Big tech is playing an outsized role in the covid-19 crisis, and its leading players are not shy in acknowledging it. Last week, responding to a legal ruling limiting its activities due to safety concerns in its warehouses, one of Amazon’s lawyers told a French court that the company is “extremely necessary for the continuity of the nation’s life; it brings essential goods”. Such bold language reveals an industry not lacking in confidence and self-belief.
Not without reason: building on years of spectacular growth, the tech giants have also been some of the pandemic’s biggest winners. Not only have many tech companies benefited from mass home working and increased spending online, but they have also enjoyed the public support of policymakers to an extent not seen in several years. As my colleague Conan D’Arcy observed in his recent blog, large tech platforms have received glowing praise from European policymakers for their efforts in combatting covid-related disinformation, minimising network strain and sharing data to help track and contain the virus.
The flip side of this is that the systematically critical function a number of large tech companies have come to play in our societies has been highlighted as never before. From keeping us virtually connected (social media, messaging and video conferencing services) and entertained (streaming and gaming platforms) to providing us with essential goods (online marketplaces and delivery services), tech has made life under lockdown easier than it might have been in earlier eras. But its crucial role has also made the tech giants’ portrayal of themselves as disruptive upstarts, as opposed to dominant incumbents, less plausible.
This has implications for the debate on digital competition. Once heralded as dynamic innovators that could do no wrong, politicians and regulators have become increasingly concerned about the market power of leading companies such as Facebook, Google, Amazon and Apple. This is reflected in the increasingly interventionist approaches taken by competition authorities including the European Commission and the UK’s Competition and Markets Authority (CMA), and the growing big tech scepticism of left-leaning politicians in the US and Europe.
Where there is less agreement, and where covid-19 is therefore likely to prove significant, is with regards to how big tech should be constrained in practice. In simple terms, disagreement has hinged on whether policymakers should seek to directly challenge the market power of tech companies (the breakup argument) or accept it while using regulation to minimise its negative effects (the utility argument). Most regulators have in reality taken a mixed approach, encouraging challengers by tightening rules on takeovers and introducing portability requirements while simultaneously imposing stricter obligations (on privacy and content for example) on large platforms. While some politicians have called for it, no regulator has as yet seriously pursued the breakup of big tech.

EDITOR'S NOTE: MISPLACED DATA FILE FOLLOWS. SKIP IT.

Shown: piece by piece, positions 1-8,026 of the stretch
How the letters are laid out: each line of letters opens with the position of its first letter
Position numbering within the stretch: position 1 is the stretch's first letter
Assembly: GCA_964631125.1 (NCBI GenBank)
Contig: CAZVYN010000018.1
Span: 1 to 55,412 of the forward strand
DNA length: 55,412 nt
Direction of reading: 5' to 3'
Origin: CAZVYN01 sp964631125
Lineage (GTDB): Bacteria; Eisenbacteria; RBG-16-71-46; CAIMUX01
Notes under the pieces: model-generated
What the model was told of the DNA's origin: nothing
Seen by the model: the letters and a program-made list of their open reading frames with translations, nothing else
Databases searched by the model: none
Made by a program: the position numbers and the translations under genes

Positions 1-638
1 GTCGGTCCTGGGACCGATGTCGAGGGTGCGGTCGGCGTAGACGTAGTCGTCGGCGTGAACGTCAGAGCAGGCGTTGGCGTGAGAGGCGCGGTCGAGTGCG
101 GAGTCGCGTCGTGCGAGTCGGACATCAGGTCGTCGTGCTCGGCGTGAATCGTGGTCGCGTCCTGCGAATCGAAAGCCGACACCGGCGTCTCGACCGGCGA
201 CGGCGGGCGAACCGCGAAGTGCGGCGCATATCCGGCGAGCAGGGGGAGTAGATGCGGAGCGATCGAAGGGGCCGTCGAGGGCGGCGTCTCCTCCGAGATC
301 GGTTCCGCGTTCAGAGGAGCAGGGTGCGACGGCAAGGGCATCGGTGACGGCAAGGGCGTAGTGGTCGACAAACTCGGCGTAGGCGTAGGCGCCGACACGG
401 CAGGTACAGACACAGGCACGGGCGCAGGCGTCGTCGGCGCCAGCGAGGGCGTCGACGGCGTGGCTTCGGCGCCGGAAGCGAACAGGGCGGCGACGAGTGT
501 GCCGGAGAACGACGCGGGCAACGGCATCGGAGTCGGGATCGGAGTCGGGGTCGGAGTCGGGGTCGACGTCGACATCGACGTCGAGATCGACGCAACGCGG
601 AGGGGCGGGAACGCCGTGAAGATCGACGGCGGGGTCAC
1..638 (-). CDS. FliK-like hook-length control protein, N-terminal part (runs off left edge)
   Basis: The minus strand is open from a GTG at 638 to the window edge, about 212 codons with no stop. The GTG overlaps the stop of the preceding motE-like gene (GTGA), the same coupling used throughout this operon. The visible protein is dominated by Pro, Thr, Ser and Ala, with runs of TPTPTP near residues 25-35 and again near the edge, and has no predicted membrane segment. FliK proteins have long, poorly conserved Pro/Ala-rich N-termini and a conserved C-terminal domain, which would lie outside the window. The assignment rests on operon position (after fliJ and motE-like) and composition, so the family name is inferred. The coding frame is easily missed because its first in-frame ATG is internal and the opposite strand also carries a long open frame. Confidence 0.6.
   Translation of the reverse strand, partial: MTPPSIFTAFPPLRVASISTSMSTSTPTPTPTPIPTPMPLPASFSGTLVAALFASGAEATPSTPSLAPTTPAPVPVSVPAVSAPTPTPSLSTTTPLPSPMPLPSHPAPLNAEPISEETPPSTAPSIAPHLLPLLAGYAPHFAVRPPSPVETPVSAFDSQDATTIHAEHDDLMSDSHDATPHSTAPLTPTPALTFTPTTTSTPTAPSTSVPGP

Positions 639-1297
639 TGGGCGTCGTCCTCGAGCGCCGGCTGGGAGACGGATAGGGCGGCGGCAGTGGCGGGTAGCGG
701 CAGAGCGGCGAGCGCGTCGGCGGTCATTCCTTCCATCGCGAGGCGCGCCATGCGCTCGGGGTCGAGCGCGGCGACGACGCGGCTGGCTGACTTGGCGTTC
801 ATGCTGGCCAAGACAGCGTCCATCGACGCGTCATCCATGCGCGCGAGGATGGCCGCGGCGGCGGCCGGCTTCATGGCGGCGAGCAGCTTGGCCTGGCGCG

While this mixed approach is likely to continue, covid-19 could shift the balance in favour of the utility argument. The crisis has favourably highlighted the economies of scale big tech companies are able to deliver, and the advantage for governments of having just one or a few large players to interact with when it comes to achieving their policy goals. But in doing so it is providing ammunition to advocates of stricter regulation, particularly given the tech giants’ relative insulation from the negative economic effects of the crisis. Upcoming regulatory initiatives such as the EU’s Digital Services Act and the CMA’s Digital Markets Taskforce could even be complemented by more radical measures previously only imposed on traditional utilities, such as windfall taxes and price caps.
Yet there are reasons to be sceptical. While social media networks, search engines and online marketplaces are now a major part of our lives, it is debatable whether they are quite as integral to them as gas, electricity and water are. Or indeed broadband, the service which underpins them all and which is already heavily regulated. And as an umbrella term covering a huge variety of products and services, “tech” may be more amenable to utility-style regulation in some instances – search engines and operating systems for example - than in others – such as hardware manufacturers and streaming platforms.
Unlike traditional utilities, the tech sector is fast-moving and difficult to contain within national jurisdictions, making effective and comprehensive regulation far harder to design and implement. Furthermore, policymakers may be unwilling to concede that the current crop of big tech companies is here to stay and introduce regulation that risks entrenching them further. After all, how often do you hear politicians fretting about the market power of IBM, Myspace or Yahoo?
Nonetheless, covid-19 has made big tech’s power plain for all to see – and policymakers are paying close attention.